Bringing along his trademark poise and dignity to the proceedings, Trebek's first hosting gig was for a Canadian quiz program called "Reach for the Top" (CBC) , which pitted local area high school students against one another for scholarships and prize money. From there, Trebek graduated to a higher-rent gig in 1970 - the nationally televised game show, "Jackpot" in 1970. Still, it was not until 1973, when Trebek was brought aboard as host of the new American game show, "The Wizard of Odds" (NBC, 1973-74) that his career really began taking off. A fairly unmemorable question-and answer style competition, "The Wizard of Odds" was cancelled after just one season. However, in 1974, the mustachioed Canadian quickly rebounded by signing on as the host of the popular new Heatter-Quigley game show, "High Rollers" (NBC, 1974-1980).
Over the next 10 years, Trebek remained consistently employed, moving from one B-list game show to another, including "The $128,000 Question" (1977-78) and "Pitfall" (CBC, 1981-1982). Despite maintaining a high profile during this period, Trebek was still far from being a household name.
All of that changed, however, in 1983 - the year Roger and Michael King, co-chairmen of the television distribution giant, KingWorld Entertainment, bought the syndication rights to the classic TV game show, "Jeopardy!" - a show created by TV impresario Merv Griffin. Fresh off the success of their newly syndicated "Wheel of Fortune" (also created by Griffin), King World was eager to expand its burgeoning empire. When the show's original host, Art Fleming, declined to come out of retirement for the revival, KingWorld was forced to look elsewhere. Fortunately, Trebek was available and the rest is history. Since its initial premiere in 1984, the new revival of "Jeopardy!" was one of the highest rated programs in television history. After two decades, several format changes, and 5000+ episodes, Trebek stuck in for the long haul, far surpassing even his esteemed predecessor, the late Art Fleming, in both popularity and tenure.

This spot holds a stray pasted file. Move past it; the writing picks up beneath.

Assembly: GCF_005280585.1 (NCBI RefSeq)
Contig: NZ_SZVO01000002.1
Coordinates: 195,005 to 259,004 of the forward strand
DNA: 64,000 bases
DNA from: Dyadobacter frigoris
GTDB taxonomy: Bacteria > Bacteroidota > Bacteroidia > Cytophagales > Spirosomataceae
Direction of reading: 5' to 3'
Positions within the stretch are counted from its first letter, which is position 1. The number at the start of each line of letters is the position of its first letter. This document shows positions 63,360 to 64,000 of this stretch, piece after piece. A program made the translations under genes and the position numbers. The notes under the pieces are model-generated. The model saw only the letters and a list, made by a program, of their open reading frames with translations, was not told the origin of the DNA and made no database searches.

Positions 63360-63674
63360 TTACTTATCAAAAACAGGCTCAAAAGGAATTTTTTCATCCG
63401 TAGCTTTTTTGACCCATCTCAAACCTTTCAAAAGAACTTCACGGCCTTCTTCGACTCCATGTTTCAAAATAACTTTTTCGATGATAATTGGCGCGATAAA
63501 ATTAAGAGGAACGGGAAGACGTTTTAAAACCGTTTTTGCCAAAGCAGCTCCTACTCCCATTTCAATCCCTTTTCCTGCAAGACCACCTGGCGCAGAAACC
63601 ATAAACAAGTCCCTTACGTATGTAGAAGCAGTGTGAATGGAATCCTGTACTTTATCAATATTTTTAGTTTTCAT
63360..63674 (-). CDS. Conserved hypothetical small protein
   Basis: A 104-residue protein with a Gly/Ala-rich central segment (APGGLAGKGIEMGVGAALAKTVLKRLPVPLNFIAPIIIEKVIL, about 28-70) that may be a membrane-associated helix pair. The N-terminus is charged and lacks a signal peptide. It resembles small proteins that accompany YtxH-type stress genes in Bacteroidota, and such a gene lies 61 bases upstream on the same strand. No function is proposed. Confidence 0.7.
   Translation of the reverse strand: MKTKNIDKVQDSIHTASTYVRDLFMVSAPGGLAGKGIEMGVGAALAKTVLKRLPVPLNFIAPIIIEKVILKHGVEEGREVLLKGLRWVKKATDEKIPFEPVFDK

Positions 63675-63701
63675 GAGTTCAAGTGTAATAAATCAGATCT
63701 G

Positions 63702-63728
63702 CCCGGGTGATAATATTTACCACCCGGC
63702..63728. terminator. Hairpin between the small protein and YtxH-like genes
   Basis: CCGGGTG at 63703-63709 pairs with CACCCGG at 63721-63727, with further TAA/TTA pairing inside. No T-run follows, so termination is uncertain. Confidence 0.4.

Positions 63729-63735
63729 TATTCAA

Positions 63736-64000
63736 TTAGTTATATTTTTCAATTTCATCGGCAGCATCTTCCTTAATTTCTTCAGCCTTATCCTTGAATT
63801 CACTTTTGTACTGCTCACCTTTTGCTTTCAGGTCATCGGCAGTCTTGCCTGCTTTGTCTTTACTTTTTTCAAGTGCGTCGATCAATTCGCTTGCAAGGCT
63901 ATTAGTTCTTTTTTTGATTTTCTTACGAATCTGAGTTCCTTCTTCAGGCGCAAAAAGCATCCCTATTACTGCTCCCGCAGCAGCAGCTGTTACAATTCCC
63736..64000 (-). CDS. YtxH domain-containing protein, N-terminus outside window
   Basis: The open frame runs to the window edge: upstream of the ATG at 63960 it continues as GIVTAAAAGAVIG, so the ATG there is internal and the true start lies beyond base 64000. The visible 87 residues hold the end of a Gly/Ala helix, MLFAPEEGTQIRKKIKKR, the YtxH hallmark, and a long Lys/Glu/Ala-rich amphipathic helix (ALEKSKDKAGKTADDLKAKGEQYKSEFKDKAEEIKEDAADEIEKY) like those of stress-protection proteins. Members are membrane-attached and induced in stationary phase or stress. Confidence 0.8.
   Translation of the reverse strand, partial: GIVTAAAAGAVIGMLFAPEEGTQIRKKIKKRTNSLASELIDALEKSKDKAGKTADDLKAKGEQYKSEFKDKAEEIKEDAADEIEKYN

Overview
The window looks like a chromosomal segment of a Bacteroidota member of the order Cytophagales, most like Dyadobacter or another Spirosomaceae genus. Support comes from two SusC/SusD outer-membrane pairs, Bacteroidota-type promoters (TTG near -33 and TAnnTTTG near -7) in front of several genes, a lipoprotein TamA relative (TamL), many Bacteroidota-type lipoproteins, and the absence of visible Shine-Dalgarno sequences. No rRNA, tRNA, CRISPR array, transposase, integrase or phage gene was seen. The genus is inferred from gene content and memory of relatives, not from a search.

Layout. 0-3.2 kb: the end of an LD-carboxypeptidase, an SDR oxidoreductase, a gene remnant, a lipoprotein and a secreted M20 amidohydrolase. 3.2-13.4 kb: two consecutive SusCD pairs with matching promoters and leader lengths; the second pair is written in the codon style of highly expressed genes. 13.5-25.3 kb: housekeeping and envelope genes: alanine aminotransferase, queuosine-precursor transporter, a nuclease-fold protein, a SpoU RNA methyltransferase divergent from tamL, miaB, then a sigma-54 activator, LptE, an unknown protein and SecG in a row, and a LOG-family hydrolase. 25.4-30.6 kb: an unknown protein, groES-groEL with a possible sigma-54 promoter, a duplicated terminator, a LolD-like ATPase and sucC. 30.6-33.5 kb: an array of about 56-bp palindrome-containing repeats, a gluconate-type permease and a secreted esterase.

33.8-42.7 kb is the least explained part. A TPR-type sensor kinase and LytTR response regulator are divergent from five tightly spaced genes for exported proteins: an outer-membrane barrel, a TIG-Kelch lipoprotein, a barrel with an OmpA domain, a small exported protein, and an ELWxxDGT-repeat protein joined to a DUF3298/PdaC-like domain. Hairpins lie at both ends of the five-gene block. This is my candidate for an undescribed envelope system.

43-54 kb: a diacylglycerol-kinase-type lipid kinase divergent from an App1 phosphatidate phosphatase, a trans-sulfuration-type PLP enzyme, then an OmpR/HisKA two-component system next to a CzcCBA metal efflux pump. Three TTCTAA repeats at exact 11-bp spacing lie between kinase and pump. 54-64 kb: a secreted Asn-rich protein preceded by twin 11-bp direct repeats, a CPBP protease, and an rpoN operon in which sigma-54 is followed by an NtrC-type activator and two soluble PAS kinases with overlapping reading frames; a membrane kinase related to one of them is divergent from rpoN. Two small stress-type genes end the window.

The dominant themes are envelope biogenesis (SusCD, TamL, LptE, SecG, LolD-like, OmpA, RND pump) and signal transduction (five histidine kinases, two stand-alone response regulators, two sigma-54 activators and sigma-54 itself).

As one of the few game show hosts willing to publicly poke fun at his own on-screen persona, Trebek became something of a pop culture icon for Generation X. Throughout the 1980's and well into the new millennium, Trebek made a number of guest appearances in both film and television - usually as himself. His most memorable appearances were in sitcoms, including "Cheers" (NBC, 1982-1993), "The Nanny" (CBS, 1993-99), "Seinfeld" (NBC, 1990-1998) and "Family Guy" (Fox, 1999- ). Trebek also popped up in the hit comedy "White Men Can't Jump" (1992).
Contrary to his pristine image, Trebek's public life did not go unmarred. In 2000, Trebek was slapped with a lawsuit for allegedly scuffling with an airline employee. According to the suit, Trebek was belligerent and confrontational toward the employee when she tried to enforce the airline's baggage limitation policy. Though she claimed to have been assaulted by the game show host, witness statements and video surveillance footage contradicted the employee's claim and the suit was eventually dismissed.
|Elaine Callei||Wife||divorced in 1981|
|Jean Currivan||Wife||married in 1990|
From classic movie palaces to the state-of-the-art IMAX screens.